First Session User Feedback

“You name your tree, you see a number, you see a date… For instance when you download a music app, you know the capabilities; you see the lyrics of the song.. To me, it’s not clear how it’s going to work.. what are the buttons?”

- Research Participant D

‘Is it supposed to show bars for everyday?’ ‘If someone was using it for more than a month.. Will someone see the usage for the week, the month?’


- Research Participant A

‘“I actually didn’t know that the graphic was going to change. I thought it would just be the number.”

“What does the app do exactly?”

- Research Participant C

Critical INsights

Core App Goals & Functions

The majority of users expressed difficulty in knowing how the app functions and the overall goal of the app.

Invisibility of Carbon Tracking

For the user, there is no clear association between the user’s commute behavior and the carbon output measurement in kilograms of CO2. Many users had questions about how exactly Greency tracks data and calculates the output.

Establishing Relationship with Tree

There is no way for the user to know upon signup and login that the tree’s health will react to the user’s carbon output, or that they can check-in with their tree to see how it is feeling throughout the day.

Output Data Dashboard

Users express difficulty in being able to view and analyze their carbon output data from the linear timeline given. They are especially confused by the incremental changing of the output number as the line slides across the days.

Addressing the Critical Issues 

Without users understanding the core app goals and functions, they are largely unable to develop a good relationship with their tree, and ultimately unlikely to be engaged with the overall purpose of the app: greater awareness of their own environmental impact and the changing of lifestyle habits.

Existing Onboarding Sequence


In the existing new user onboarding sequence, there is no indication that the tree is meant to be a dialogue partner for the user on their carbon output or the behavior contributing to such. Also, the user is unaware that the tree’s health directly responds to the level of carbon output that the user is producing; so this gamification component core to the overall Greency concept and approach is lost entirely. A solid relationship between the user and the tree is vitally necessary for the tree to function as a extension of the conscience of the user. This onboarding sequence does not support the proper development of this relationship, nor set expectations for the user and his or her experience of the app.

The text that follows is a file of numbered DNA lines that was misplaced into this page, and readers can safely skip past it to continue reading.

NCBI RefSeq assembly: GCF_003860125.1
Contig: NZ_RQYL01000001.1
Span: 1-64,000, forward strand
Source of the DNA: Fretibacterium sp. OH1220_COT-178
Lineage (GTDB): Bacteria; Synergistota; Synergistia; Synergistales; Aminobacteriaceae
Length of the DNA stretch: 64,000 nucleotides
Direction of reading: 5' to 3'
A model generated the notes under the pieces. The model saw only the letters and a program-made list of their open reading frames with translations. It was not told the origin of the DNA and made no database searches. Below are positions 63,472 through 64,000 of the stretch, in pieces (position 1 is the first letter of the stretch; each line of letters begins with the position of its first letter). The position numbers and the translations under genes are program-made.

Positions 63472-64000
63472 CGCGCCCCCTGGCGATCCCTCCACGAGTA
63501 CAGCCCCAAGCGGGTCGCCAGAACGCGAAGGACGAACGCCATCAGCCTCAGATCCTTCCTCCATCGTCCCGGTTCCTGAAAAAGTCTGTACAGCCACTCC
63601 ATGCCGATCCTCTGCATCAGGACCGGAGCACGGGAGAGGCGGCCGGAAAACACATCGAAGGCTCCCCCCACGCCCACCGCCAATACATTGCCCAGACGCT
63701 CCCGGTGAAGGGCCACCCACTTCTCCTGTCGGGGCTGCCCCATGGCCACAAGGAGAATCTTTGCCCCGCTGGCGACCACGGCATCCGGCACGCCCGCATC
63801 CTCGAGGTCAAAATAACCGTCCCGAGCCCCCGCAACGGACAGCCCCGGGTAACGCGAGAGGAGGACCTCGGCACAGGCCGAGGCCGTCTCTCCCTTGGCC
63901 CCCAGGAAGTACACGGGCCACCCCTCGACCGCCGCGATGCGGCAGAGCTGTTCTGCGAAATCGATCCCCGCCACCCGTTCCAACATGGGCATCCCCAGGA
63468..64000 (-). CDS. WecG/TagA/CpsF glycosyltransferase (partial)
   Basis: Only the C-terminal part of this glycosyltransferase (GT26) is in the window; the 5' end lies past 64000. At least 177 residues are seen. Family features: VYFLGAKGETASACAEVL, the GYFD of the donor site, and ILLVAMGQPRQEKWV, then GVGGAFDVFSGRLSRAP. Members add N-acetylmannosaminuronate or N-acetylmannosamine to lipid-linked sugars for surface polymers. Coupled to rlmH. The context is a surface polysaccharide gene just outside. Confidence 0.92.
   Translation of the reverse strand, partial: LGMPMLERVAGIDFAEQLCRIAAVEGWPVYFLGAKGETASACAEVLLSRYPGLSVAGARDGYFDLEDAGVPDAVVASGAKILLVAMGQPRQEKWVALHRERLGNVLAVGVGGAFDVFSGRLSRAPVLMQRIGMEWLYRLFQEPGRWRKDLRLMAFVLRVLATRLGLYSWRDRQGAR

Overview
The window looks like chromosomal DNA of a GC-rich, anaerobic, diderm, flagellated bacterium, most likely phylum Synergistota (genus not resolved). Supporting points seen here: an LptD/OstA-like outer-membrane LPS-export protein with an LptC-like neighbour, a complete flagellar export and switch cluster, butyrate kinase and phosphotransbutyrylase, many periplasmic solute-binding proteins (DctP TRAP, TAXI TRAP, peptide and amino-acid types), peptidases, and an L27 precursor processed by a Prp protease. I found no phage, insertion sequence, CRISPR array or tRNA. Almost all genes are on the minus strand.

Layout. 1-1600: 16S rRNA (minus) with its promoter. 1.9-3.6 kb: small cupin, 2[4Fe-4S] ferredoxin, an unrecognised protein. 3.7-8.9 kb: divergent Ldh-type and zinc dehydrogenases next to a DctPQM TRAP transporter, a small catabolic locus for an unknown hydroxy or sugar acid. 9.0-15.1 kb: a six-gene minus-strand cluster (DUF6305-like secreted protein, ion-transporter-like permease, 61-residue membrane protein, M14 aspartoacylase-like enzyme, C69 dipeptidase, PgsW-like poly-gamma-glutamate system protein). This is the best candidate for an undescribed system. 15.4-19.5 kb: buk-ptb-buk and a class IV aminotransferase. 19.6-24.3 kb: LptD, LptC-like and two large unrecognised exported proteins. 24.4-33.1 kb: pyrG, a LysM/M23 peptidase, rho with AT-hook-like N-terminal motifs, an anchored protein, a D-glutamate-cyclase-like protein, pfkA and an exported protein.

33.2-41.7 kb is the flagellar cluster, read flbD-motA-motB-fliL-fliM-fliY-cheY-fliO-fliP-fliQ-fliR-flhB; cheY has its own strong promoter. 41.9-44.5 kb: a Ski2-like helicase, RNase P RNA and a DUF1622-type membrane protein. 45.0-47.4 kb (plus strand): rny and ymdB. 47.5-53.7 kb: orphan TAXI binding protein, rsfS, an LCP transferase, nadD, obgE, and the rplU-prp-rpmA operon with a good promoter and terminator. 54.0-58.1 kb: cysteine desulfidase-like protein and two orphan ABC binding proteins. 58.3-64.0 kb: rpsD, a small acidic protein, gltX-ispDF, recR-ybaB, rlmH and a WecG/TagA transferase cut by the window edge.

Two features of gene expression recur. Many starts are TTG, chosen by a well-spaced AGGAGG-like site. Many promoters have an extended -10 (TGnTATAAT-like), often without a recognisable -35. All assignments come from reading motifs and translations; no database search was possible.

Tree Selection



New User Onboarding: A Conversational Approach


A user onboarding sequence with a clear narrative about how Greency tracks the user’s carbon output, and how the user will interact and relate to the tree throughout their experience properly sets expectations and provides a foundation upon which the user can establish a relationship with their tree.  Not only introducing the core concepts to the user, but also exploring the overall purpose of Greency in the context of a conversation with the user-created tree additionally supports the establishment of relationship with the tree.  The tree then becomes a living entity that communicates actively and regularly with the user. 


  • Arthur the apple tree introduces himself to the user and shares data on his carbon sequestration ability. (iTreeTools)
  • Primes the user to invest in the life of the tree and its environment.


  • Arthur shares how Greency works to track the user’s carbon output.
  • Location services track commute behaviors and the method of transport.


  • Arthur explains the threat of excess CO2; asks user for help.
  • Links user’s carbon output with tree’s ongoing health.

Conceptual Result

  • Arthur invites the user into a partnership to keep the tree and its environment healthy.
  • Results in app mirrors real world impact.

Real World Result

  • User is rewarded in-app when Authur and his ecosystem thrive.
  • Digital representation of real-word reduction of atmospheric CO2.